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When non-X Rated filmmakers/personalities get involved in hardcore films, the results are more than often strange, if not somewhat tedious. But here, rockabilly personality and general cult icon Johnny Legend's underground hit Teenage Cruisers is a happy exception to the rule. Let's hope this DVD is as good as the film itself.
Long long ago, in a decade far away American's weren't the dreadful sarcasm and irony obsessed cynics they are now. Instead they held a wonderful, perhaps nostalgic, optimism. The mid 70s were ripe with post-hippy sentiment of having been this close to creating a truly utopian peace/love society, and so much of this sentiment became the basis for the era's art (in particular, film). Teenage Cruisers is one of those few X Rated films which really got that feeling across (two other good examples are the equally nostalgic Cruisin' 57 and Beach Blanket Bango both of which arrived two years before Cruisers).
Teenage Cruisers is a perpetually cheery look at LA youth culture just a year or two before punk really came in. Director Johnny Legend is DJ Mambo Remus of KRUZ radio who plays the hottest melodies in town and is going to host the KRUZ cookout. Meanwhile, raging nympho Babsy Bodine has just escaped from a local mental hospital and is leaving a slew of carnal victims in her wake. All the while, Serena (conveniently played by said actress!) is excitedly awaiting the return home of her long lost love Johnny who, we find out, had been living in a monastery with memory loss until one day he got a raging hardon and demanded to be returned home.
All the silliness boils down to the big concert where a number of genuine rockabilly performers play some early hits and everyone groves.
Teenage Cruisers is perhaps the most charming X Rated film ever made. It's fun in the same way 80s sex comedies like Hamburger The Motion Picture can get even the most jaded old fart to giggle. The movie is ridiculously over the top, as complex as a children's story, yet as sweet and heartwarming as fresh apple pie cooling on a windowsill c. 1955. The film is as much a celebration of American culture as it just a plain funny movie.
Clearly shot without the presence of either a script or a synch sound camera, Teenage Cruisers is still a suprisingly professional work made when anything seemed posiible, especially in X Rated films. What's more is the film offers a great tour of LA c. 1976 and the presence of great and familiar faces like the aforementioned Serena and the ever reliable Bill Margold add an even more enjoyable flavor to this minor classic. Although there isn't much deep analysis of this film that can be offered, I can't stress enough how genuinely wonderful this film is. It shows just how good low budget films can be with its fun filled heart and lots of laughs.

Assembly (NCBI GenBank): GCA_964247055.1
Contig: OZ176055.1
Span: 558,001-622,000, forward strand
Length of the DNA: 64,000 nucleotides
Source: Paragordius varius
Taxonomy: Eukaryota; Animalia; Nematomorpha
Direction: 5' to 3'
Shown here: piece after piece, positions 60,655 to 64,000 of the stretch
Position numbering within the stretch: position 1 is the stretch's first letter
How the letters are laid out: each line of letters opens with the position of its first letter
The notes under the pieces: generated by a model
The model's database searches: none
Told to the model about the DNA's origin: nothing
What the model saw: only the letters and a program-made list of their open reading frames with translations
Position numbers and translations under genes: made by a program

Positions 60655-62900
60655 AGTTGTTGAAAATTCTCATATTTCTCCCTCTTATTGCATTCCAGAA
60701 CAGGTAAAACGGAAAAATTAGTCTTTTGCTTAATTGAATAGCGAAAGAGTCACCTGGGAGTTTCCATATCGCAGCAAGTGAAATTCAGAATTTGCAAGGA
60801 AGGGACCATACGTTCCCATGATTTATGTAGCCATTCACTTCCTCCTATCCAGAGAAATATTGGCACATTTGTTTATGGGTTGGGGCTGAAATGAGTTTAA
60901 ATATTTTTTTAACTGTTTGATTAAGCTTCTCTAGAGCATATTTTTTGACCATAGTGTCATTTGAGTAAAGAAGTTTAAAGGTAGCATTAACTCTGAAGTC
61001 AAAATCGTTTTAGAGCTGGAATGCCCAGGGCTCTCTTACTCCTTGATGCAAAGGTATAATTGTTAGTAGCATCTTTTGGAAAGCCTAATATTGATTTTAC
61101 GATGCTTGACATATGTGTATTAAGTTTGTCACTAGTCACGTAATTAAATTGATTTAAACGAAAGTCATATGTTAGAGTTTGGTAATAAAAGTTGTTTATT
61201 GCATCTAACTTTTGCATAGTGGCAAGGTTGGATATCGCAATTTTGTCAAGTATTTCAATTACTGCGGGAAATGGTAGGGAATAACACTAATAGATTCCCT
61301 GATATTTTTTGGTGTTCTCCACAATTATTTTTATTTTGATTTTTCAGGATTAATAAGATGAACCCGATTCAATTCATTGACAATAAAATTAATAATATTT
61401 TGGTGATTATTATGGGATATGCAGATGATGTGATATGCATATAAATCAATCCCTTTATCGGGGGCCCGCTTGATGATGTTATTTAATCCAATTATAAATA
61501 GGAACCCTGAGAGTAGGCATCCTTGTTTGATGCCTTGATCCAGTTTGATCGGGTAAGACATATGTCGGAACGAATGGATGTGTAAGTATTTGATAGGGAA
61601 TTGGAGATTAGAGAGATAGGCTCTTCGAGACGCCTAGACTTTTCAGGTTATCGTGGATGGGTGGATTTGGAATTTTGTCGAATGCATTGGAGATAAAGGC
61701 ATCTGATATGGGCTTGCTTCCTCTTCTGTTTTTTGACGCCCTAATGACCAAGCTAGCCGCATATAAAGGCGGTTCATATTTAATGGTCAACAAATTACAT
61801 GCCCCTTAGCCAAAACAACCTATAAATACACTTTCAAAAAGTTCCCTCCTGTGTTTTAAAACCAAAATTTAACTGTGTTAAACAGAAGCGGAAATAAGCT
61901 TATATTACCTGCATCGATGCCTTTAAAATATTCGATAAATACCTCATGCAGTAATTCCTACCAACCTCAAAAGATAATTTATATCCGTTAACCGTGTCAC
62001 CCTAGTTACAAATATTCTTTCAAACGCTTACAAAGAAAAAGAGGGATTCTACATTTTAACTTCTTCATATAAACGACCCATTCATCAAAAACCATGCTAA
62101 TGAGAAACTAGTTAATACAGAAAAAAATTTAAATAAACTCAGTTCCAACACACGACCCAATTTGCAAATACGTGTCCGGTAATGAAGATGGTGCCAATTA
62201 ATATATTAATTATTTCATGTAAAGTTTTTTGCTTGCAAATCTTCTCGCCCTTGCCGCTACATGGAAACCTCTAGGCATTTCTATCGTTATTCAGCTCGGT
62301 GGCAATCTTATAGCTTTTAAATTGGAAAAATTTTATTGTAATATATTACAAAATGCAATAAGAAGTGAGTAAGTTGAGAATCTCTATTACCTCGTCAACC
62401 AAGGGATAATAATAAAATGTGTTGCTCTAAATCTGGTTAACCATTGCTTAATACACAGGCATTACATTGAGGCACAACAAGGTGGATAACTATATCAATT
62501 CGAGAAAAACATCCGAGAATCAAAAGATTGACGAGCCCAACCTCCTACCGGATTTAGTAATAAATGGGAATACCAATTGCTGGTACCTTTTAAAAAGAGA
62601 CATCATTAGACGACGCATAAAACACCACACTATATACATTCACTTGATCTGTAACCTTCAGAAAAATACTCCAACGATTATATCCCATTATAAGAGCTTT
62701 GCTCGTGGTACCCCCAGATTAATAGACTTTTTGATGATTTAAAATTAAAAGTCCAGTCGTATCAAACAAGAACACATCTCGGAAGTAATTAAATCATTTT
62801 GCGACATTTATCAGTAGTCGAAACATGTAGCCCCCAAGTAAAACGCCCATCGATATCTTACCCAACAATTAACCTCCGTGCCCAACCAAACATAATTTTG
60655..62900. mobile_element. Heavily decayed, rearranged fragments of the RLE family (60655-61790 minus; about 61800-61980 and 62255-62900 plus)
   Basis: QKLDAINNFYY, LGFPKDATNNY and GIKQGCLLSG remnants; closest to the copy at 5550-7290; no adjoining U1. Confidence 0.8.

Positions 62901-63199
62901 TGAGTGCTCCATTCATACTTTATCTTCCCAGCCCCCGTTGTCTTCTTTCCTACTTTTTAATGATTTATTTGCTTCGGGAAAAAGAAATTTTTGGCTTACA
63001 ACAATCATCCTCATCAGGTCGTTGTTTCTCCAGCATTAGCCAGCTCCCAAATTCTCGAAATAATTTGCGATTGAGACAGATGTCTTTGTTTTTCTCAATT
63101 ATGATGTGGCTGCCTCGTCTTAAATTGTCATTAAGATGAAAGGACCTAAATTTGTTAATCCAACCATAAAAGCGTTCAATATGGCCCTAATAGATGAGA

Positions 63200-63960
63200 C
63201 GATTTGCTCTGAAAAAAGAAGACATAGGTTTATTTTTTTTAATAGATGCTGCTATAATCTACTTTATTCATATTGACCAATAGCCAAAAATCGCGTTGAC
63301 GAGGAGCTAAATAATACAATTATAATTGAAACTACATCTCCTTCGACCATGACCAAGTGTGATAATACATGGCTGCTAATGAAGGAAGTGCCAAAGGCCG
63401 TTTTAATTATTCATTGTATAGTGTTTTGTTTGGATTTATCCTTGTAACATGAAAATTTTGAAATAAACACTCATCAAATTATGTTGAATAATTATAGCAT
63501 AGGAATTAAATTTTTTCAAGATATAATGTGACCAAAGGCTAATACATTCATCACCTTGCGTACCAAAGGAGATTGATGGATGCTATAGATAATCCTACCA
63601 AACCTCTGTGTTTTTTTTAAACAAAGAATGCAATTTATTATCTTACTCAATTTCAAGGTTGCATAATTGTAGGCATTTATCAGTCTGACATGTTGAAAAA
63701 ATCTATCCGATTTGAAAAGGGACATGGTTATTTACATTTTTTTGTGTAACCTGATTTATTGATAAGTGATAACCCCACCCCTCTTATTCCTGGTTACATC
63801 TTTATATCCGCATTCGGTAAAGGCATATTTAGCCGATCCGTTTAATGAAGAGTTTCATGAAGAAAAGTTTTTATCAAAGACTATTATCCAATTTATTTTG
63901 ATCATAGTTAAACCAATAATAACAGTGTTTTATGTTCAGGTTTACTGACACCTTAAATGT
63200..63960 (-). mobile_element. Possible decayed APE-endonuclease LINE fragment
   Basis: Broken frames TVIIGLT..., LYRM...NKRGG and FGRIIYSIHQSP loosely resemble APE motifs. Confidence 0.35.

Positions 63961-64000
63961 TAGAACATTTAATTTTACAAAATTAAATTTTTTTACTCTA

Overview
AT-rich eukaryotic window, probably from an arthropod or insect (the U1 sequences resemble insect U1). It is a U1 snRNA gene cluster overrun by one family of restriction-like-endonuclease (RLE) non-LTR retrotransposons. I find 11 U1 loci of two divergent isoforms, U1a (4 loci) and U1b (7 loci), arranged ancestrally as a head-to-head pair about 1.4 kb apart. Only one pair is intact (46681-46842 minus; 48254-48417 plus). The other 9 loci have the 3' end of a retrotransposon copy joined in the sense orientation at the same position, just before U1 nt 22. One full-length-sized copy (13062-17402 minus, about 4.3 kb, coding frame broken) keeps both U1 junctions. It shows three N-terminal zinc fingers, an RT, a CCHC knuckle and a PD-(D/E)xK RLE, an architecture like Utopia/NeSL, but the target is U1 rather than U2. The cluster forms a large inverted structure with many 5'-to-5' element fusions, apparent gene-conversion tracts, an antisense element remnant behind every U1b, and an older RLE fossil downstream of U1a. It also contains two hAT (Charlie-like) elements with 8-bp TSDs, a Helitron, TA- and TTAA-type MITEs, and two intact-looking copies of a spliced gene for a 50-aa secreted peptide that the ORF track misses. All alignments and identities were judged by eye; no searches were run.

Although this is a "new remastered" release, the quality of the transfer is about as good as the old VCX VHS and DVD with only mild improvements. Blacks still look grey, the image is soft, and despite the fact that the film is letterboxed, it is not enhanced for widescreen TVs. The soundtrack also sounds downright awful and hisses (although this might have been an issue with the DVD as the extra features bare a similar problem). That said, the transfer from 35mm (as opposed to the usual VHS rip) looks better than most DVDs out there, a better job of presenting this great little movie on DVD could have made its viewing even nicer.
The Extras are, simply put, OUTSTANDING!
First and foremost, director Johnny Legend provides an EXCELLENT in-depth commentary track going into every last detail about the making of this film. Then Legend hosts a 35 minute featurette during which he describes his entire film career starting in 1968. The featurette is augmented by great clips from a lot of his early work, much of which is sorely unavailable. Then comes a conversation/interview about the film with its star Bill Margold. Although this segment isn't particularly informative, it's always great to here Margold talk and he and Legend have a wonderful time discussing the good old days. Then comes a much longer and more interesting interview with the film's poster designer William Stout who not only shares his memories of working on this film but discusses his own film career both as a filmmaker and poster designer. Rounding out the interview segments are two short, yet good interviews with Billy Zoom and Ronnie Weiser who both provided music for the film. Rounding out the extras are a 15 minute short in which Legend drives around LA, returning to various locations at which the film was shot. Although this doesn't really do anything for our knowledge of the film, it's still pretty neat. Finally, the film's trailer is presented.
Who should see this?
The answer: EVERYONE! This movie is wonderful in almost ever respect imaginable. Sleaze hounds may be disappointed, but who cares about them anyway? This movie, as cliched as it may sound, just plain rocks!